Drs. Chahine and Poon said they now plan to assess how the academic variables they analyzed contribute to the odds of a student enrolling in orthopaedic surgery residency, taking into account both race and sex.
Improving the process to foster diversity
The authors said they hoped their findings would assist residency program directors in efforts to increase minority enrollment. “They can now look at each variable and determine how much weight to attribute to it based on the study. We found the biggest differences in metrics to be in Step 1 and AOA. While medical schools and other mentoring/training programs are going above and beyond to provide mentored research experiences for orthopaedics-bound medical students, it warrants taking another look at what can be done to strengthen student academic performance, especially on Step 1 exams. While applicants from underrepresented groups had more publications and volunteer experiences, that was not enough to push up residency enrollment.”
Additionally, they said, “Our data suggest that the practice of setting Step score thresholds for identifying candidates to interview does a disservice as far as diversity is concerned. Perhaps screening candidates based on the totality of the application would improve these trends. This does mean more work for the residency review committee, but finding and training the best future orthopaedic surgeon is a task that is worth the extra effort.”
They noted that other studies have shown that the Medical College Admission Test and the USMLE Step 1 and 2 have unexplained sex and racial/ethnic differences. “Although the test questions are not biased, there may be social factors involved. The USMLE tests are not designed to predict success in residency or even board passage rates. The multitude of other characteristics that make up a good resident/orthopaedic surgeon, such as the ability to perform in a team, empathy, professionalism, etc., are not available through test scores. We do not have the perfect metric to find the perfect resident yet. Clerkship evaluations and medical school grades may provide a better picture of the applicant.”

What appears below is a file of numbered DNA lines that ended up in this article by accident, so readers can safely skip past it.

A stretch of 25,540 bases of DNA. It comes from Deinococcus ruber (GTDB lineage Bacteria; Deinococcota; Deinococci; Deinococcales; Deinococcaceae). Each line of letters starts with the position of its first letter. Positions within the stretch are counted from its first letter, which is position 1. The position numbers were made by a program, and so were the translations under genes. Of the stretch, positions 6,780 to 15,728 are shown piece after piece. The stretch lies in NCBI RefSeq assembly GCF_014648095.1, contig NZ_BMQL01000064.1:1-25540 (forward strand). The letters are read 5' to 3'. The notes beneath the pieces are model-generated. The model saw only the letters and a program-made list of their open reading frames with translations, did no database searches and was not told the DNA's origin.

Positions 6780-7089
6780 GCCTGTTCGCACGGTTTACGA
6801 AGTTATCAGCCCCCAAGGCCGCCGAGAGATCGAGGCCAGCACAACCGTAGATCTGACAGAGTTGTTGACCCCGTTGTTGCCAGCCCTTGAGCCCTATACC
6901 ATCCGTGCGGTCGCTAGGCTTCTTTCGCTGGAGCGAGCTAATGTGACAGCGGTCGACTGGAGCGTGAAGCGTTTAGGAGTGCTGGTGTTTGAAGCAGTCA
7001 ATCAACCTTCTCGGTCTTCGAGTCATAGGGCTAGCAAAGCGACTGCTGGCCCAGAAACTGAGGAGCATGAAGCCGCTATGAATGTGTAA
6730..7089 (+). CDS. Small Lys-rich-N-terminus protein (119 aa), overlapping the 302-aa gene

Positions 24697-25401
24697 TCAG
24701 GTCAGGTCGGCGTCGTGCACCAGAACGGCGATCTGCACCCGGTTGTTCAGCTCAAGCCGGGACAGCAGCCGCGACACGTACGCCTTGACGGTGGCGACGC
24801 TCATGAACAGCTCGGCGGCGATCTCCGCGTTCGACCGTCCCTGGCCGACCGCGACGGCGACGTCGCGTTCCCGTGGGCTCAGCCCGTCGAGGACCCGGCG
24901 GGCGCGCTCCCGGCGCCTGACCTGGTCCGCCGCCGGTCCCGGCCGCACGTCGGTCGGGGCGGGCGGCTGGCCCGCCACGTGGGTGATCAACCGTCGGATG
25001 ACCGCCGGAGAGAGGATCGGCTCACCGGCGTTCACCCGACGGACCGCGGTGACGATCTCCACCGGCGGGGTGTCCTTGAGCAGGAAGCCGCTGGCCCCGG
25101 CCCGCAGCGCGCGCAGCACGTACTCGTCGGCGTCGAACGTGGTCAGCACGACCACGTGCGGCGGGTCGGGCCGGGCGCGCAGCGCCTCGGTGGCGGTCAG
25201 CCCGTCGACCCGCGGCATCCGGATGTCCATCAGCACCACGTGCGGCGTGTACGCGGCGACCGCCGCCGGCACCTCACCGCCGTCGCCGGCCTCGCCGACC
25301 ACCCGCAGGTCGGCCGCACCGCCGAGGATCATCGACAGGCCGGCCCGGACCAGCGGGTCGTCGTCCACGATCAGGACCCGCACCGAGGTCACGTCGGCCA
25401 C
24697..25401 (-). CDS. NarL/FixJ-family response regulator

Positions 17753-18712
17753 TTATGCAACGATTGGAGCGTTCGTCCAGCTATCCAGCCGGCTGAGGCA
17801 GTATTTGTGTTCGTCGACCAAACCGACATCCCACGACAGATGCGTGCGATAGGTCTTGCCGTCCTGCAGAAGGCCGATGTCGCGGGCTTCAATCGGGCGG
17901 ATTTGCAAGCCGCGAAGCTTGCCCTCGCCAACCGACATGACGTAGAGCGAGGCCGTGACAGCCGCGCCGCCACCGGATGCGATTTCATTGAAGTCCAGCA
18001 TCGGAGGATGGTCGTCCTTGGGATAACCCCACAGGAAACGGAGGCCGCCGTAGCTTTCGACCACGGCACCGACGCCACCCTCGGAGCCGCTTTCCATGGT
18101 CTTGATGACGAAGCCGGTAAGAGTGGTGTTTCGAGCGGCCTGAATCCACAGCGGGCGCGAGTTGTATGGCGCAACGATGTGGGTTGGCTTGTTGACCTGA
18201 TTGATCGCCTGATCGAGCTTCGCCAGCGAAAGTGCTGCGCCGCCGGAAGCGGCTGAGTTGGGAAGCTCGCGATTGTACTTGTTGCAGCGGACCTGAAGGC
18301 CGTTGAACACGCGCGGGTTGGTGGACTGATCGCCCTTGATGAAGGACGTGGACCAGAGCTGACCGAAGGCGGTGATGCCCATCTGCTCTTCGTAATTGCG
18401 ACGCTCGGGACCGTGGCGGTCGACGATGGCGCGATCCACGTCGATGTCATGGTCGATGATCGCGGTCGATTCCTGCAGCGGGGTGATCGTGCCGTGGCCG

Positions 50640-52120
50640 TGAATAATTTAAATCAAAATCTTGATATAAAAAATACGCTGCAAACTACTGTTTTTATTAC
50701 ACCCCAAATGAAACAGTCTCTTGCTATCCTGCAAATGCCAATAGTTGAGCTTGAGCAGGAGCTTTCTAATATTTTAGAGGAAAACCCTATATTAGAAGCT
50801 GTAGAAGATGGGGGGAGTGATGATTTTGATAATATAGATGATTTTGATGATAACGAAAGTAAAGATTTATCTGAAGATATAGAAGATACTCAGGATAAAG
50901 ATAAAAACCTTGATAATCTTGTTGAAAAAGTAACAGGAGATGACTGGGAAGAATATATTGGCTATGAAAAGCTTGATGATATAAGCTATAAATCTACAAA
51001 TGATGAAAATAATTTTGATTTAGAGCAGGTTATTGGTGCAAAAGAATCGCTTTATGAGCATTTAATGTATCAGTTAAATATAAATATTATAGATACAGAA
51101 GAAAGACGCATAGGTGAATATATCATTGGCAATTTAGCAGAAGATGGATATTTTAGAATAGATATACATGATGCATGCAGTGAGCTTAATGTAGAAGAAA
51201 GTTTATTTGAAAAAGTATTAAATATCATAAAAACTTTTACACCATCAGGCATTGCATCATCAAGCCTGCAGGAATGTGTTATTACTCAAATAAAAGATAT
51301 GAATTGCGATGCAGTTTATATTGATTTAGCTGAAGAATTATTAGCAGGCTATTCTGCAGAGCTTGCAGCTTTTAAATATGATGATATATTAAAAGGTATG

Limitations of the study, the authors said, include that the enrolled resident data were from the GME Track Resident Survey, which has a response rate among programs of 79.0 percent to 94.5 percent and therefore does not represent the entire orthopaedic residency population. Also, they said, “We were only able to evaluate the academic metrics available through the Association of American Medical Colleges (AAMC) and the National Board of Medical Examiners (NBME), which do not include the nuanced variables that contribute to the strength of an applicant and how they fit into a residency program. Also, other factors such as conscious or unconscious bias, which may contribute, were not evaluated in this study.”
The authors said they wish to express their appreciation for the dataset provided by AAMC and NBME: “These questions have lingered for a long time. Access to such data is a necessary step for getting clarity on where we are as a professional community.”
Drs. Chahine and Poon’s coauthors of “Underrepresented Minority Applicants Are Competitive for Orthopaedic Surgery Residency Programs, but Enter Residency at Lower Rates” are Kate Nellans, MD, MPH; Alyssa Rothman, MD; Rocio A.L. Crabb, MD; Stephen F. Wendolowski, MS; Daniel Kiridly, MD; Rachel Gecelter, MS; and Prakash Gorroochurn, PhD.
Source: Poon S, Nellans K, Rothman A, et al: Underrepresented minority applicants are competitive for orthopaedic surgery residency programs, but enter residency at lower rates. J Am Acad Orthop Surg 2019;27:e957-68.
Terry Stanton is the senior science writer for AAOS Now. He can be reached at email@example.com.